Existing home sales increase in September, but still way off last years data

National Association of Realtors announced that existing-home sales jumped 10.0 percent to a seasonally adjusted annual rate of 4.53 million in September from a downwardly revised 4.12 million in August. They still remain almost 20% percent below the 5.60 million-unit pace in September 2009 in advance of the expiration of the tax credit last November.

Much of this can be attributed to the lowering of the long term mortgage rate which is a direct consequence of the lowering of the mortgage rate caused by Quantitative Easing.  As you might remember, QE is the Fed's decision to keep the balance sheet expanded even as the mortgage assets were running off.  This had the affect of flattening the yield curve and lowering long term rates as the Fed went on a long-term Treasury spending spree.  This lowered yields on long term debt and consequently mortgage debt.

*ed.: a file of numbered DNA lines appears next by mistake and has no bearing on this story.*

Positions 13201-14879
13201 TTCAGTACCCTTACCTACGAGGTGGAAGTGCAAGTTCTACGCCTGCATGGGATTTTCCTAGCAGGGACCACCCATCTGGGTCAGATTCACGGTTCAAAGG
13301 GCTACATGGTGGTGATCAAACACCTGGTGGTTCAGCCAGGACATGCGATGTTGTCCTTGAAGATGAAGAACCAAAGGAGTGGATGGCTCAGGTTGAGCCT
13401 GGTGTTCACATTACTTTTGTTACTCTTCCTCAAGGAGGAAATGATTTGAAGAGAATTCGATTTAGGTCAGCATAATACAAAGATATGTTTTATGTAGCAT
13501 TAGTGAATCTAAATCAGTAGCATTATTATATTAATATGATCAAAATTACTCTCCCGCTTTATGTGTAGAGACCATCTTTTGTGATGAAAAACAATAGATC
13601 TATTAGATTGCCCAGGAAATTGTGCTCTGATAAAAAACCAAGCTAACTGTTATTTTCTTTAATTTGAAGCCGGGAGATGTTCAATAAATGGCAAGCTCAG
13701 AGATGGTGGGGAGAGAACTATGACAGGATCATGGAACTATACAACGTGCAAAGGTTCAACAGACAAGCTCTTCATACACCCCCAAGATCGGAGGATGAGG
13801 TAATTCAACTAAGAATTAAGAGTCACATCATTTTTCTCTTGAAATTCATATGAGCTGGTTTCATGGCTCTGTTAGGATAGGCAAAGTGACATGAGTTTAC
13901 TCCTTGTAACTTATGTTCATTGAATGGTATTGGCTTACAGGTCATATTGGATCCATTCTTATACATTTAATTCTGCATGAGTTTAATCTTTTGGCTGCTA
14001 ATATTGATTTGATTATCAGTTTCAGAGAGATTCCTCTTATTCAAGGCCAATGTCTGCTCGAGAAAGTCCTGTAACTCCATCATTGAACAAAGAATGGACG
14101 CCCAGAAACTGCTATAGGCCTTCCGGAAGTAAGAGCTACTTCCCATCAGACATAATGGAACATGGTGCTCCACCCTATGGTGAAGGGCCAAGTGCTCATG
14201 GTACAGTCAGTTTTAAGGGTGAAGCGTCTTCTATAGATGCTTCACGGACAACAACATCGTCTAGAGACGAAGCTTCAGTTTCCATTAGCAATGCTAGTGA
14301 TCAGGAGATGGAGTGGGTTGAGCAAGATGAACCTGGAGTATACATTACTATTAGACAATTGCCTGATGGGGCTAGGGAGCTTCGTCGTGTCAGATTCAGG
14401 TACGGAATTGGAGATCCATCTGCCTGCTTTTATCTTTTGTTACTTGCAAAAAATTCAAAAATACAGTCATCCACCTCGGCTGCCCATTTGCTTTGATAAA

According to Freddie Mac, the national average commitment rate for a 30-year, conventional, fixed-rate mortgage fell to a record low 4.35% in September from 4.43 percent in August; the rate was 5.21% in April 2010 just after the program had been announced in late March.

30 year US Treasuries


NAR Existing Homes Release for September
Freddie Mac rates year to date
Fed Begins Quantitative Easing by buying over 1 trillion of treasuries March 2010


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